§ Cost Approach. Calculate how much it would cost to build the same structure on the same type of land (called a lot) at current prices. Exact descriptions and dimensions are important to calculate the replacement cost. From the replacement cost depreciation is subtracted, which factors in wear and tear and normal deterioration costs. Then the price of acquiring a similar lot is added to that figure to arrive at the estimated cost value.

§ Comparable Sales Approach. Measure how the property compares to comp (similar) properties that have recently sold. Usually similar size, in square feet, is used to find comparable properties, as well as location and age of buildings. Adjustments are made for positive and negative features of each comp property, such as having a swimming pool or the previous sale date. The resulting value closely reflects current market value.

§ Income Approach. The income is used in a formula to determine the market value. Some use the gross rent multiplier (GRM) method, where the price is divided by the total monthly rent to generate a multiplier factor. That factor is compared against the prevailing factor for the area (which can be determined by using comparable properties or contacting a local appraiser). A capitalization rate (cap rate) method is another popular valuation method, accomplished by dividing the NOI by the prevailing cap rate for the area to generate a market value. Again, comparable property sales and income figures will generate a rate to use.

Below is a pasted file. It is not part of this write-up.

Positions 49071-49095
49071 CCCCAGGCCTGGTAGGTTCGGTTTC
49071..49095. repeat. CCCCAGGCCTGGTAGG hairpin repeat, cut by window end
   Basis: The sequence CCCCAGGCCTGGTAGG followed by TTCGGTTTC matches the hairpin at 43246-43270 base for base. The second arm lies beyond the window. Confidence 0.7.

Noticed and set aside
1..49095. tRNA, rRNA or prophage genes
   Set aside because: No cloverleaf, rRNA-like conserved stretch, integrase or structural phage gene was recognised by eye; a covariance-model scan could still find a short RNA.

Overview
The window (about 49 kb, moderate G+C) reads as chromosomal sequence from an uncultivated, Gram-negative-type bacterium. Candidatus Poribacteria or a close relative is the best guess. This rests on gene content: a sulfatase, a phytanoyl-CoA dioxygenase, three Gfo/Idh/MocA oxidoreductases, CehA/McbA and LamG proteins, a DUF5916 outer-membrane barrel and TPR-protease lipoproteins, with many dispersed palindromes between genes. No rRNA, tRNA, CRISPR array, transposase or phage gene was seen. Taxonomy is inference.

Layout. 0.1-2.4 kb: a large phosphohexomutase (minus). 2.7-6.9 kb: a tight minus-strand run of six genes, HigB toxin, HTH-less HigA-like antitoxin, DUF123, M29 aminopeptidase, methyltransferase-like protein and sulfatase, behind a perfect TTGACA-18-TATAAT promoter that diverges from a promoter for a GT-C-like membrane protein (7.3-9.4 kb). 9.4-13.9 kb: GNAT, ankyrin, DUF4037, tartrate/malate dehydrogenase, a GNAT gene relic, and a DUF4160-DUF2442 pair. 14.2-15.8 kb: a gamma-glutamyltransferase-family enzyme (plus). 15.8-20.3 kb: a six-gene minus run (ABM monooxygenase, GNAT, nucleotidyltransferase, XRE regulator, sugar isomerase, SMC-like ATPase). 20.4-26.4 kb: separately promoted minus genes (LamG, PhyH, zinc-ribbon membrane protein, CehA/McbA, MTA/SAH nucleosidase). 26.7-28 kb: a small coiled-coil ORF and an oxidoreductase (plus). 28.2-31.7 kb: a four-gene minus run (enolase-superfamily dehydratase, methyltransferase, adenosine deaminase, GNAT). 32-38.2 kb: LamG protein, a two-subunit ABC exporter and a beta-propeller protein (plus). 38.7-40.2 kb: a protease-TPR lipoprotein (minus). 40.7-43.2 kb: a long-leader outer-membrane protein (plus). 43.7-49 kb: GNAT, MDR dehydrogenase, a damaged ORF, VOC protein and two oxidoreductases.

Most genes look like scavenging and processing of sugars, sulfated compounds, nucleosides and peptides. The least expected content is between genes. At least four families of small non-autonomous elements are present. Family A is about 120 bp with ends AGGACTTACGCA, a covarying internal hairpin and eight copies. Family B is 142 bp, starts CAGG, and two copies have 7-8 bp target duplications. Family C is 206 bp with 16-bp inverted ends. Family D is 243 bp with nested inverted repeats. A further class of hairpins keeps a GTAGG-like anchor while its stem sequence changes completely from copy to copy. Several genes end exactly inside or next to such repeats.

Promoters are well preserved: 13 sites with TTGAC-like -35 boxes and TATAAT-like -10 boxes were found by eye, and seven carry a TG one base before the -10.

Among other important factors that investors use are the vacancy rate, tenant base, location, and municipal policies. The vacancy rate can indicate a problem with rental pricing (for instance, rates are too high) or building maintenance (example, poor condition) or location (for example, neighborhood crime). For some investors, a high vacancy rate is an opportunity to make the property more appealing. The tenant base history may show a low or high tenant turnover rate, and data on the currents will show payment history, length, expiration of the lease, and the makeup of the tenant base. Location information explains the neighborhood, the local area, nearest metropolitan area, and may include comparable properties. Examination should indicate if the neighborhood is changing or the local economy is growing or slowing. Future decisions about the property may be affected by municipal policies, which can affect zoning, building codes, and other regulations.